Resisting Delegating Work? How to Move More to Your Team

Resisting Delegating Work - How to Move More to Your Team

If you’re like many managers, you sometimes find yourself resisting delegating a piece of work or a responsibility to someone on your team because you’re worried that it won’t be done well enough. But in most cases, if you give in to this impulse, you’re forfeiting the benefit of having a team, which is to allow you to get better results – in part by having more people doing the work, but also in part to free you up to spend your time on things that only you can do.

Here are some of the most common reasons managers resist delegating and why you should delegate anyway in these cases – along with one time when you shouldn’t.

“They won’t care about it as much as I do.”

Ever feel this way? You might worry that if someone doesn’t care about a responsibility as much as you do, they might not do it with the same sense of urgency or attention to detail. Maybe they won’t put as much energy into it as you want them to. Or maybe you don’t trust that they’ll remember to take care of it regularly if it’s an ongoing thing.

If you have the right person in the role and you’ve correctly set up the task for them (including doing things like talking through how to do it well, what could go wrong, its importance and the context for why it matters), you should be able to trust them to care as much as you do – or at least enough that the work will be well done. If you don’t, that’s a flag to figure out why. Maybe you need to prep them better for the work, or maybe you don’t have the right person in the role.

“They won’t do it the same way I would do it.”

This might be true! And it might end up being to your benefit. Part of the advantage of having a staff is that you’re getting multiple brains to work on a problem and figure out the best way to approach it. Assuming you don’t think that no one will ever have a better, more creative idea than you (you don’t think that, right?), your best bet here is to encourage people to look for better ways to do things, even if they’re different from yours. Your role is to ensure that the outcome is what you need, but it’s often okay if someone takes a different path to get there (as long as they’re not sacrificing things like accuracy, final quality, or service to customers along the way).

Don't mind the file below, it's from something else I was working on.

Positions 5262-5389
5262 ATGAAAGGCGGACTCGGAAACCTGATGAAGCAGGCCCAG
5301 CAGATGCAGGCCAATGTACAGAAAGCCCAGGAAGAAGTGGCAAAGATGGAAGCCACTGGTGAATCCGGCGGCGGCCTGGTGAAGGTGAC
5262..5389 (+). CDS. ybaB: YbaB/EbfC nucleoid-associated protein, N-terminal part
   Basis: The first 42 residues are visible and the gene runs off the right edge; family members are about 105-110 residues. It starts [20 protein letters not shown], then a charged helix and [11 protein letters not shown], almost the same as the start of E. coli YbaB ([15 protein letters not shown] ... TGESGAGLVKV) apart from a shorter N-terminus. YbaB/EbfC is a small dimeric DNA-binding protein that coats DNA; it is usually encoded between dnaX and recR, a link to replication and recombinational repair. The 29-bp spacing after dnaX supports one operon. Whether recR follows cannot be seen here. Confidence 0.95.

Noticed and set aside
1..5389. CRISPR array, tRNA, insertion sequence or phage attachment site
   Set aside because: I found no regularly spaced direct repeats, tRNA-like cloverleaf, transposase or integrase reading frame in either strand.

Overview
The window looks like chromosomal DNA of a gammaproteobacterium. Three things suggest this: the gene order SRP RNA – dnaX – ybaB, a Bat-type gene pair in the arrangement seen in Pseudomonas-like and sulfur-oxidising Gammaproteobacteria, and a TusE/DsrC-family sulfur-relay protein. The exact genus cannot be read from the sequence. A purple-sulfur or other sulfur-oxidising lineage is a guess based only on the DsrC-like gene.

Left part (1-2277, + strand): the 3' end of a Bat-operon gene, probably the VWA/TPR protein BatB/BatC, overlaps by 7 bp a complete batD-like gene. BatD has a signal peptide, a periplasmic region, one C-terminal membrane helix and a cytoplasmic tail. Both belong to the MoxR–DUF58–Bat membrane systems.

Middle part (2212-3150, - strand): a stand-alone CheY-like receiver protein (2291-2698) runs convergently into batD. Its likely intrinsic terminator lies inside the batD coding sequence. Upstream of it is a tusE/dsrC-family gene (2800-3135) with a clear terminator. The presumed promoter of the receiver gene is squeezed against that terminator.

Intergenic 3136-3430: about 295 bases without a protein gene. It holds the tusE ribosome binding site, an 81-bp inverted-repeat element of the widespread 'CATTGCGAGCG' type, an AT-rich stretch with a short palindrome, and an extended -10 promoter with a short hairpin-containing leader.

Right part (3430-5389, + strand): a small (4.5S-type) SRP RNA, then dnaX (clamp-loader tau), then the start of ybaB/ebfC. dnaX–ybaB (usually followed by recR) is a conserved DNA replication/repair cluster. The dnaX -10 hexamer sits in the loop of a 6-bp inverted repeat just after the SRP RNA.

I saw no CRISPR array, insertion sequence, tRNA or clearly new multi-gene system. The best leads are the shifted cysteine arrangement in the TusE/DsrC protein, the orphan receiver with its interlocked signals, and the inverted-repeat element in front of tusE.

“They can’t do it as fast as I can.”

This might be true too! But if you let them try their hand at it, they’ll probably start getting faster over time.  But even if they don’t, it’s still often going to save your time, which can be better spent on work that only you can do.

“They can’t do it as well as I can.”

Another one that might be true! But if you want to make full use of your team – which will help you get better results in the long-term – you’re going to need to give people opportunities to develop their skills so that they can make larger contributions to the work. That doesn’t mean that you should delegate everything, of course, but it does mean that you should be vigilant about spending your time in the areas where it will pay off the most, not just in the areas where you might be a bit better than a staff member.

Otherwise, you could easily spend most of your days on small things where you add some value and never get to the work where you add the most value – and the latter is what will most powerfully drive your work forward.

“I really enjoy doing it.”

If you truly enjoy a particular task and find it fulfilling, it’s not crazy to hold on to it, as long as it doesn’t drain your energy or keep you away very long from more important work. If something energizes you and makes you like your job more, it can make sense to continue doing it yourself, traditional delegation advice notwithstanding. (But if you find yourself saying that about multiple tasks you should otherwise delegate, that’s a flag to do a gut-check.)

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